It’s not often enough that I get to post about my Perfectly Imperfect movement. You might be thinking, “Heidi…you ALWAYS post about it.” But the fact of the matter is that as women (and men), we cannot get enough reminders that we ARE perfect as is…with our faults and all. We are good enough, we are smart enough, and doggone it, people like us. 😉 And there is something magical about hearing others open up about their lives and their struggles as well. We begin to see that maybe life IS supposed to be the way that it is and that our internal complaints about ourselves are not unique. We are not alone.
I have the pleasure of working with some of the best ladies in the world. All of them are incredibly real, raw, authentic, and empowering. One of these rare gems is my friend, Janey Kaspari. I’m telling you, there is no one in this world who will have you laughing, crying, and feeling so normal with your abnormalities as she does. Love her to death, and honored to have her as my PERFECT Perfectly Imperfect guest blogger. Sit back, relax, and enjoy…
A Perfectly Imperfect Working Mom
by Janey Kaspari
I was lucky enough to grow up in a house with a picture perfect mother. My mom successfully raised 5 children, fostered one more, worked full-time, ran a part-time sewing business out of our home to make ends meet, decorated and crafted our house into 90s perfection, and would certainly never be caught dead in a messy bun or workout attire in place of actual clothing. Meals were hot and served with veggie or fruit sides, sporting events were always attended, church and community duties were fulfilled with a smile, and truth be told, I never once heard her and my dad argue. She is the picture of a lady—classy, well-mannered, not a crass word to leave her lips. She once told me she’s never uttered a swear, and dammit, I believe her. I am not my mother. In fact, I strongly believe if my mom and I met on the street, she might internally gasp, nervously sweat and avoid my gaze, and politely walking the other way.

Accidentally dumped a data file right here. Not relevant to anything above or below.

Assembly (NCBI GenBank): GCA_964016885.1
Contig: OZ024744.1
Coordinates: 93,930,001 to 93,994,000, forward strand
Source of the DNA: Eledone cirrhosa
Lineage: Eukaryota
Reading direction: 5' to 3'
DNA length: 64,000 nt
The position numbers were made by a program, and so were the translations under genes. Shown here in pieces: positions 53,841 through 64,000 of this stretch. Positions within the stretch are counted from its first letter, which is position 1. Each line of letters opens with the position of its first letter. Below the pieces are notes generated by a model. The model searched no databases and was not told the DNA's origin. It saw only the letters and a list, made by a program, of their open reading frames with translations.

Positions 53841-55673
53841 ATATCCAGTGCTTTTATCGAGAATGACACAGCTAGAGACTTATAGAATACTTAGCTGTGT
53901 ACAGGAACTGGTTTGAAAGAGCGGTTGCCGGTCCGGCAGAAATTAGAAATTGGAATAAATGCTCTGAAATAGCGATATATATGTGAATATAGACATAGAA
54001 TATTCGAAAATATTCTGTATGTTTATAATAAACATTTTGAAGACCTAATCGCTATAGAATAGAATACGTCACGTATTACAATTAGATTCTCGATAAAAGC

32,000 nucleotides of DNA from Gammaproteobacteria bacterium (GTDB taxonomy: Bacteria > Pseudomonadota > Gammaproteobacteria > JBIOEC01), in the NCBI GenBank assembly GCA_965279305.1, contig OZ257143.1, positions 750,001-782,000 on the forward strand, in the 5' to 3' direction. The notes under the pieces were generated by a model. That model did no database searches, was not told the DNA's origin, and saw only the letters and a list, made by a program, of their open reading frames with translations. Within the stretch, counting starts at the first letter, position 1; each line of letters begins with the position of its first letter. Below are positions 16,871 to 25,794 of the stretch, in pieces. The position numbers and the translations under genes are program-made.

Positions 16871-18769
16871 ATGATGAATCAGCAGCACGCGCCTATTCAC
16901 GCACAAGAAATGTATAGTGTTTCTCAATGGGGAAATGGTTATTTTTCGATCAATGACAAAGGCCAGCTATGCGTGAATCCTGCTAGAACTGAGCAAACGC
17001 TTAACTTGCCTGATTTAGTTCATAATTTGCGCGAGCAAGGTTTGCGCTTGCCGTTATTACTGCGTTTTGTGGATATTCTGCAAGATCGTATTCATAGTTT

The one thing my sweet mama and I do have in common is that we both have chosen the role of working mother. My mom a teacher, myself working in both a school and outpatient pediatric setting providing Occupational Therapy to special needs children. Additionally, I also have my fun job—working with the one and only Heidi Powell. I am so lucky to have not one, but two jobs that I love so much and make me feel so rewarded at the end of the day, but I would be lying if I didn’t say that being a working mom is also nothing short of hell on earth.
Although I love being a working mom, I almost always feel like I’m failing. We have a saying in the OT world: If you think you’re right handed and left handed, you’re probably bad at both. I think that sums up my feelings about my roles as both mother + business woman—trying to do two (or three or four) things equally well has left me failing at everything. Most days (read: every day) my hair is either greasier than a Five Guys burger or caked with an inch of dry shampoo. Every bra I own is soaked in breast milk stains, my car has approximately 37 various lego pieces scattered across the floorboards, my “homemade” meals almost always come from a crockpot, and my house is only clean because I hired someone to make it that way.